I recently watched this TED talk given by Jorge Cham, the creator of PhD Comics (Piled Higher and Deeper) and I wanted to make sure I shared it here because he makes some great points about science communcation. I don’t think anything he brings up would really come as a shock to someone who pays attention to science and the media, but I do think that his use of humor and cartoons is very effective.

The traditional way that scientists get their research in the form of an academically published article out to the public is “sub-optimal?” Not exactly a shocker, but an important point nonetheless. Sometimes I think we (and by that I mean me) have a tendency to get so wrapped up in the science communication world that you can almost forget that so many people are really far removed from the issues and research that we tackle on a daily basis. As a science writer it is my job to be a bridge between scientists and the public, so it is always a good reminder to think about the level of understanding and interest of your audience.

There are a lot more points to make about this one, but I’m short on time for blogging this week, so I’m just going to take my own advice from last week’s post and not push myself to think things when my brain is tired. (Better to put my brain cells toward thinking about #scio13!) But, if you have thoughts, by all means I’d love to know what you think!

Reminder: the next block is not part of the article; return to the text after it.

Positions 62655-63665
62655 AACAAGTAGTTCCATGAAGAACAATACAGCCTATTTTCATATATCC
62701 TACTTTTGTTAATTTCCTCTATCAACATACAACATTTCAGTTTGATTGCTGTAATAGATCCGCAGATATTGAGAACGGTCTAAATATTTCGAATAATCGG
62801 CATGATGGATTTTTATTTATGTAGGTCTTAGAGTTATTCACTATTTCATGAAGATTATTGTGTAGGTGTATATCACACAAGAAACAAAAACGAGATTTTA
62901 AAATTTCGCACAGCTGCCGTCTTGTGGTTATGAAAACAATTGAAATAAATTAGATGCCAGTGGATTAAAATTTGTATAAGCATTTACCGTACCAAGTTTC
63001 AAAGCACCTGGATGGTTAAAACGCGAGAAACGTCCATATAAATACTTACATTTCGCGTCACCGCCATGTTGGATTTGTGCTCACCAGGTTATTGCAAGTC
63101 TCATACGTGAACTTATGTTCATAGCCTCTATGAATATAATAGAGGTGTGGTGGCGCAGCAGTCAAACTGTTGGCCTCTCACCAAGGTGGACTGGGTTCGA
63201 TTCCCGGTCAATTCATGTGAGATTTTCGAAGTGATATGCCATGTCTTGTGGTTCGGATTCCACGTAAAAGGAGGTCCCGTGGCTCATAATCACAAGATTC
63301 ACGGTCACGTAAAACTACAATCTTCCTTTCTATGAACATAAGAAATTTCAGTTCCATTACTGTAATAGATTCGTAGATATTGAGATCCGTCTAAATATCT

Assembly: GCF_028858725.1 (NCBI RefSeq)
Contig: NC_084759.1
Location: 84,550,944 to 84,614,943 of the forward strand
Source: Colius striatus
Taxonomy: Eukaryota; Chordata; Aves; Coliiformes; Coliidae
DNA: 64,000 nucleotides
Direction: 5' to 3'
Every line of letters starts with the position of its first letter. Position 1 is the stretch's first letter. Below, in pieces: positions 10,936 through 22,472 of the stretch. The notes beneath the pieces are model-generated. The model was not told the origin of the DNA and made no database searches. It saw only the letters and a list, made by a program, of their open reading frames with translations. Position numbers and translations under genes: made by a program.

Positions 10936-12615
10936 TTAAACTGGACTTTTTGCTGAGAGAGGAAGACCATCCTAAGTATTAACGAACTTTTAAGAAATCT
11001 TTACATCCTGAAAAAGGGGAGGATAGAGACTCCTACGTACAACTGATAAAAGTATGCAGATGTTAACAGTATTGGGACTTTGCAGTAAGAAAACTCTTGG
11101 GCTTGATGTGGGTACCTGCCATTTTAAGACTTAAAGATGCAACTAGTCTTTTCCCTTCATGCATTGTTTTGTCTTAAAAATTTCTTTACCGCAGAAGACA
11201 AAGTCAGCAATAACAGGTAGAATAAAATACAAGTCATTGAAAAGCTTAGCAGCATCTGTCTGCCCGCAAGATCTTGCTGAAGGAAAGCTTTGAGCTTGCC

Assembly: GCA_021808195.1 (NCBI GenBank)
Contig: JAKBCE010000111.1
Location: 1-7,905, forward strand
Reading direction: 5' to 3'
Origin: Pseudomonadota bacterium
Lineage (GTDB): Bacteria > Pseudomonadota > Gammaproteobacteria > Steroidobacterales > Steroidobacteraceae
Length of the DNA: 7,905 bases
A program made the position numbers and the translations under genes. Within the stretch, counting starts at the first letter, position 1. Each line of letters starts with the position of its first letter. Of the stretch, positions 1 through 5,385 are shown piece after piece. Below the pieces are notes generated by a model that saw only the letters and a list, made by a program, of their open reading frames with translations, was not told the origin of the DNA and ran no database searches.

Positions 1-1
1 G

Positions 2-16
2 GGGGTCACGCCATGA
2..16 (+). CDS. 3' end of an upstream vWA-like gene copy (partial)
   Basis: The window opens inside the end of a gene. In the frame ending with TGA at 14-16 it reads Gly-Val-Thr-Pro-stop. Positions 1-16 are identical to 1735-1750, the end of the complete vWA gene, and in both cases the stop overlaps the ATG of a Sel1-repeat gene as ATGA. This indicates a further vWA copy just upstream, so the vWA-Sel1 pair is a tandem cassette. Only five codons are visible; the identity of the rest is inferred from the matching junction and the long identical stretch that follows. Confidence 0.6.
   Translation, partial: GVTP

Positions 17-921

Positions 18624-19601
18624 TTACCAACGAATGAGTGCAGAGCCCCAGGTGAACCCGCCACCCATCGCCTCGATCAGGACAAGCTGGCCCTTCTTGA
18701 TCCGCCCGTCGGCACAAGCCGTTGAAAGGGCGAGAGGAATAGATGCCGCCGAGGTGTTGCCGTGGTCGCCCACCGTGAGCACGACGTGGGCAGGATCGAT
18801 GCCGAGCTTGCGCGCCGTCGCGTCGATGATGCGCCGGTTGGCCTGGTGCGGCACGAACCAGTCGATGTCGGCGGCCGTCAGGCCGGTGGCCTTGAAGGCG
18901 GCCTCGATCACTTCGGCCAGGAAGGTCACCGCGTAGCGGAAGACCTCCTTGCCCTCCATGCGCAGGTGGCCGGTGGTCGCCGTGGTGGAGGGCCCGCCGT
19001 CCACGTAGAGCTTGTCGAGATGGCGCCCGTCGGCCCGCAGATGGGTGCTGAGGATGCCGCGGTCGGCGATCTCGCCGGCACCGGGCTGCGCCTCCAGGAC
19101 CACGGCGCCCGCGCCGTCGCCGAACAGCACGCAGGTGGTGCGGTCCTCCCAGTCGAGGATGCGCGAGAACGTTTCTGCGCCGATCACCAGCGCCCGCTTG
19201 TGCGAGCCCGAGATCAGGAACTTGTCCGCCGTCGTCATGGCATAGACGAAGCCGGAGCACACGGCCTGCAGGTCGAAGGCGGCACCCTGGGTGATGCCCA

Before I just leave this here, Cham mentions the cartoon he made at the request of Daniel Whiteson to explain what the Higgs Boson is in the TED talk so I thought I would also post that for those who are interested. It really is a great explanation of the Higgs… something I know a lot of science writers including myself have struggled with!

The Question of Code Revisited: I Think I Can, So Can’t I?

“All of the true things I’m about to tell you are shameless lies.” Is it ever acceptable to walk into an interview with a mentality straight out of the Books of Bokonon from Kurt Vonnegut’s Cat’s Cradle? In addition to being what is possibly my favorite literary quote ever, I think the idea of telling true lies really epitomizes an issue that so many science writers trying to break into the business are facing: when asked what our skills are, is what we feel comfortable knowing, all that we really know? 

I’ve been turning this over in my brain for a couple of months now. In September I wrote a blog post about whether or not learning to code should be required for journalists. Since I admittedly can’t code, I took the position that it doesn’t need to be required. I also said that in interviews it is totally unacceptable to claim that you can code when you can’t. I didn’t expect that statement to be a part of the post that would get any discussion going, but as it turned out it became for me the most interesting part. When the #sci4hels got talking about it, what seemed like a black and white issue (of course you shouldn’t stretch the truth in an interview!) became a lot less clear and a lot more complicated.